Li called on the SCO member states to step up institution building on security and law enforcement cooperation, deepen collaboration on intelligence sharing, training and security for major events, and work together to prevent terrorist threats. He also suggested establishing a regional center to address security challenges and threats and augment concerted efforts in drug control and fighting cross-border crimes.
The leaders also agreed at their Sochi meeting to support the efforts of Afghanistan in improving its domestic situation via political consultations and dialogue to restore peace, stability and prosperity in the country.
According to the joint communiqué of the Sochi meeting, the SCO makes improving people's livelihoods its prime task. To that end, the document called on all member countries to carry out equality-based cooperation to attain robust, sustainable, balanced and inclusive growth.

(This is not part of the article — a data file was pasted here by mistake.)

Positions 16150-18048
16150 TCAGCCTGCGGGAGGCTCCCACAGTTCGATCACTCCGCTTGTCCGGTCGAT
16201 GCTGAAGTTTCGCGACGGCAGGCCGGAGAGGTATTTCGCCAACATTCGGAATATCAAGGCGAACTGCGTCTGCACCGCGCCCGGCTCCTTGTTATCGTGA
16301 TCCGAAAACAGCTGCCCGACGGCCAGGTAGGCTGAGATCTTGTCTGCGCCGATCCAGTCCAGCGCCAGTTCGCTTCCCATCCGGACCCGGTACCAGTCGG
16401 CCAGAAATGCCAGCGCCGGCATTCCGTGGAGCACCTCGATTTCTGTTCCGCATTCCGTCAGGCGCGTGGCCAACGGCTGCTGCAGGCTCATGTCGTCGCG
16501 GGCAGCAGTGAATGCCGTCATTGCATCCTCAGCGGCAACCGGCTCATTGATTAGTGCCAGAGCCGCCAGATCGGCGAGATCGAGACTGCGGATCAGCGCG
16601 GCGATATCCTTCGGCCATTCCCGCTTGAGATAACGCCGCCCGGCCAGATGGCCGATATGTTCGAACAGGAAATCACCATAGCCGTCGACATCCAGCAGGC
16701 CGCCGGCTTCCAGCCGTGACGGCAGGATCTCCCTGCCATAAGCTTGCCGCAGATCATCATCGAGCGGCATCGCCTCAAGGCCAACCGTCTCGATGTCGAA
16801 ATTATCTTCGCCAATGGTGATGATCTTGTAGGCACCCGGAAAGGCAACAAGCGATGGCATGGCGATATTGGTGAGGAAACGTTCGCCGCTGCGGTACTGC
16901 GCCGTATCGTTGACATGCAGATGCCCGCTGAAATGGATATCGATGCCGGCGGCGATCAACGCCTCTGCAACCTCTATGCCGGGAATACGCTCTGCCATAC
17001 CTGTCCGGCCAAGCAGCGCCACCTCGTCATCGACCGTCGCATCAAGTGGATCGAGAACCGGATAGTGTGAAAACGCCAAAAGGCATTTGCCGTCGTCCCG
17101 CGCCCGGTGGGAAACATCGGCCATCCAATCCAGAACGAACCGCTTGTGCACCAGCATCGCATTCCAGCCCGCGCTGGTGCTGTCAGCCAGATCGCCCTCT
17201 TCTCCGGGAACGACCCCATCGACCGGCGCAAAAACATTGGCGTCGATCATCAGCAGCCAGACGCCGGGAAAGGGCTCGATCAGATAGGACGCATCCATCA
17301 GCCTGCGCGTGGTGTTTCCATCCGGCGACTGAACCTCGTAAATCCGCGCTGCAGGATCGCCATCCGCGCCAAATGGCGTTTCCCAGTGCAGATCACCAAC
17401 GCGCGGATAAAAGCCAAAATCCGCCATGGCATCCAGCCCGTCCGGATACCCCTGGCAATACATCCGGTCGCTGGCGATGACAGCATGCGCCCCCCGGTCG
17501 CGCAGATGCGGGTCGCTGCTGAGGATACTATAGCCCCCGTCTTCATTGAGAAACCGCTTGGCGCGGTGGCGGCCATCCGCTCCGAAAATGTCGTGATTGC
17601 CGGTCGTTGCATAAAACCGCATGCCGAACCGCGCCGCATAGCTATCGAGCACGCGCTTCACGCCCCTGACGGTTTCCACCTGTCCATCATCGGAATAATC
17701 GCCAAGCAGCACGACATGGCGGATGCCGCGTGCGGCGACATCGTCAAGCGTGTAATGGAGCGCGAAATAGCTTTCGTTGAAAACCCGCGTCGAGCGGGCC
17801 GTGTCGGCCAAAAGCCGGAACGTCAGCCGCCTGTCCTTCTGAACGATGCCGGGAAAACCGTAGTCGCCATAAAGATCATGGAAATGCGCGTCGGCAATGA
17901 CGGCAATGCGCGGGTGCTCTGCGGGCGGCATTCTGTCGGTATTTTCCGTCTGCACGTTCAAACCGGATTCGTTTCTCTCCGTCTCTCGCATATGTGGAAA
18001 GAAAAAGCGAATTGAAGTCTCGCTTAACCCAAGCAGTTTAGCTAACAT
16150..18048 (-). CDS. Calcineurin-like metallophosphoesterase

The members reiterated their advocacy of an open, inclusive, transparent, nondiscriminatory and rule-based multilateral trading system and their call to prevent fragmentation of international trade relations and to resist trade protectionism. The communiqué also underlined the importance of cooperation in the fields of trade, industrial capacity, energy, transportation, railway, investment, finance, agriculture, customs and telecommunications, in addition to pledging support for technological innovation and affirming a commitment to exchanging experience in making national economic plans, promoting economic growth and facilitating commerce.